16. ^ "IndoPak: New book claims India-backed group killed kidnapped Kashmir tourists". Public Radio International. 3 April 2012. Archived from the original on 1 April 2018. Retrieved 31 March 2018.
  17. ^ "Middlesbrough hostage Keith Mangan abducted in Kashmir 20 years ago today". 4 July 2005. Archived from the original on 1 April 2018. Retrieved 31 March 2018.
  18. ^ Gannon, Kathy (31 December 1999). "Hopes for end to jet hijack". The Independent. London. Archived from the original on 21 December 2008. Retrieved 11 February 2009.
  19. ^ "'Kandahar hijack was India's diplomatic failure'".
  20. ^ Jaleel, Muzamil (6 June 2016). "After Kandahar swap, India offered Taliban cash to get me: JeM chief". London: The IndianExpress. Archived from the original on 7 November 2016. Retrieved 5 November 2017.
  21. ^ "Even without Kandahar, Azhar may have walked out". The Indian Express. 17 December 2008.
  22. ^ a b Hussain, Zahid (5 January 2000). "Freed Militant Surfaces". Associated Press. Archived from the original on 1 September 2000. Retrieved 7 January 2008.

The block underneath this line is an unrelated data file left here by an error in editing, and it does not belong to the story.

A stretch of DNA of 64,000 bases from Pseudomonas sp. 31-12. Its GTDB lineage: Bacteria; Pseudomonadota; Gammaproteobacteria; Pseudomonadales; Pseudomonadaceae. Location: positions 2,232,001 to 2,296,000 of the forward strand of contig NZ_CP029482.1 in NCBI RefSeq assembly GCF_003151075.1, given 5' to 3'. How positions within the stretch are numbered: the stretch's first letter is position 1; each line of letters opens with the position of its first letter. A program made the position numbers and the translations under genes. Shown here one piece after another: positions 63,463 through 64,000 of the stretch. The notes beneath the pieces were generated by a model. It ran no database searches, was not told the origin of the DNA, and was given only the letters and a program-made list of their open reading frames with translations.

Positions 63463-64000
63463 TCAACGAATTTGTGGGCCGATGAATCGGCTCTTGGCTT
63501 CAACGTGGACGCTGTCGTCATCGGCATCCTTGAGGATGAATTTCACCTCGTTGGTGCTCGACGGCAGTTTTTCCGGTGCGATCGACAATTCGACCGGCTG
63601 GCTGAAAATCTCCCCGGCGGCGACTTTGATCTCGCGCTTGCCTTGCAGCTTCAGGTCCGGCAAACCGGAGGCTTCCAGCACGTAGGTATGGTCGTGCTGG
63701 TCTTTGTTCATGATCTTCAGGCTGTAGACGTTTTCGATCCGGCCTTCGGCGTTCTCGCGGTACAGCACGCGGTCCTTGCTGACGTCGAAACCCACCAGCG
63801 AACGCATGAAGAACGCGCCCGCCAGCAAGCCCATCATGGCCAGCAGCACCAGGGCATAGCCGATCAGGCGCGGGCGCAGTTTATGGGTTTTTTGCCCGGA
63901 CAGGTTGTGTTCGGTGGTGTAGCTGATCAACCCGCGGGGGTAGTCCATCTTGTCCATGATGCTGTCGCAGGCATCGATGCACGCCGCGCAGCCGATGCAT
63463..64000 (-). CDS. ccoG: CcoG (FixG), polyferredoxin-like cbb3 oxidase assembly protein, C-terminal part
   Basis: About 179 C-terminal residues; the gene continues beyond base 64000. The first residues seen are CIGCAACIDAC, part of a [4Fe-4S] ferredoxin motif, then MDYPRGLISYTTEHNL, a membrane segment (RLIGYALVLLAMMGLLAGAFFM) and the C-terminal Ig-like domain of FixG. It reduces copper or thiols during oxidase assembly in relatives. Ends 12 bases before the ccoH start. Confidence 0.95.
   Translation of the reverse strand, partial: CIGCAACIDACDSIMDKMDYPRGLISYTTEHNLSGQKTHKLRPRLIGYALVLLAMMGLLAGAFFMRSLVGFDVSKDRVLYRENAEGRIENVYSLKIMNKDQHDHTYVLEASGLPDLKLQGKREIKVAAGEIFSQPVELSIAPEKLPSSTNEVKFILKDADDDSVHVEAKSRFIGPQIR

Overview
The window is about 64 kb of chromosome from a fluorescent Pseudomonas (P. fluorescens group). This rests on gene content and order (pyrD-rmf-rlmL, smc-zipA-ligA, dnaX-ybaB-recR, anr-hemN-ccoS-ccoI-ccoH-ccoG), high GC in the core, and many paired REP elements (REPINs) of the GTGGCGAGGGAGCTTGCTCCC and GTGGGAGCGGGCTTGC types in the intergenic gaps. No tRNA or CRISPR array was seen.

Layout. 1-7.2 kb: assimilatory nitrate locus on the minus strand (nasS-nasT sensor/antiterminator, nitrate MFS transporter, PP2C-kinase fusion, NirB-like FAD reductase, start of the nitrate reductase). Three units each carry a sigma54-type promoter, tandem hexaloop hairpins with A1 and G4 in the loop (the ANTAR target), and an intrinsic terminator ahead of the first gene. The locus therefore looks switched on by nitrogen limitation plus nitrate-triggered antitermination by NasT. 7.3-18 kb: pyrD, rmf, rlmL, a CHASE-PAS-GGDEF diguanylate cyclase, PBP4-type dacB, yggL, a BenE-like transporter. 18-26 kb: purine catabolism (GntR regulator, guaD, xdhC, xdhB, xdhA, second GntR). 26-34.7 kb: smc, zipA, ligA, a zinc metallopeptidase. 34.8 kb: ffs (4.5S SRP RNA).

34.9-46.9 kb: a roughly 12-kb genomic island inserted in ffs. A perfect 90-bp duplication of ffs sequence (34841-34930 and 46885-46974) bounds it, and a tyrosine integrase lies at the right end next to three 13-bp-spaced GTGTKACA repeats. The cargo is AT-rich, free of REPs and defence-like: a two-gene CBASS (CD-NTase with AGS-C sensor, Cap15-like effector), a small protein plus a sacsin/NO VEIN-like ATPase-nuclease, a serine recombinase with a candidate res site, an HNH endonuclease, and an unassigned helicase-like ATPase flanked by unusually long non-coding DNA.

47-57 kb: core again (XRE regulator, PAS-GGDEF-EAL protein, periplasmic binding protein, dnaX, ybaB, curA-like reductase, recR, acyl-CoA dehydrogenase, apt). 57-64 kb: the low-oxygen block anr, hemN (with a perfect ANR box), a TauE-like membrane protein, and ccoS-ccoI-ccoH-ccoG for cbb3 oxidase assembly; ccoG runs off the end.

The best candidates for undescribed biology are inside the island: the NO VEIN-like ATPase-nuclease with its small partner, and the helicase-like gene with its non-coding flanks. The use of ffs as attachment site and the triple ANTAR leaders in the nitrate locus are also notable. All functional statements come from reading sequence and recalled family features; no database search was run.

23. ^ Tanner, Marcus (2001-12-17) Pakistan blamed by India for raid on parliament. The Independent
  24. ^ "Terrorist Attack on the Parliament of India". Embassy of India – Washington DC. 18 December 2001. Archived from the original on 11 June 2010. Retrieved 12 December 2018.
  25. ^ "From Kashmir to the FATA: The ISI Loses Control". Global Bearings. 28 October 2011. Archived from the original on 27 January 2012.
  26. ^ "Indian fury over freed militant". BBC News. 14 December 2002. Archived from the original on 3 January 2009. Retrieved 8 January 2008.
  27. ^ Subramanian, Nirupama (18 December 2008). "Restrictions put on Masood Azhar". The Hindu. Chennai, India. Archived from the original on 12 December 2008.
  28. ^ "JeM chief Masood Azhar under house arrest". Times of India. 9 December 2008. Archived from the original on 12 December 2008.
  29. ^ "Pakistan denies militant arrested". BBC News. 18 December 2008. Archived from the original on 21 December 2008.
  30. ^ "In Plain View". 23 March 2014. Archived from the original on 16 April 2014. Retrieved 15 April 2014.
  31. ^ "Jaish chief Masood Azhar identified as mastermind of Pathankot terror attack - Times of India". The Times of India. Archived from the original on 8 September 2017.
  32. ^ The Hindu Net Desk. "The 1267 Committee, China's hold and Masood Azhar: A short history". The Hindu.
  33. ^ "What is Jaish-e-Mohammad". BBC. 15 February 2019. Retrieved 14 March 2019.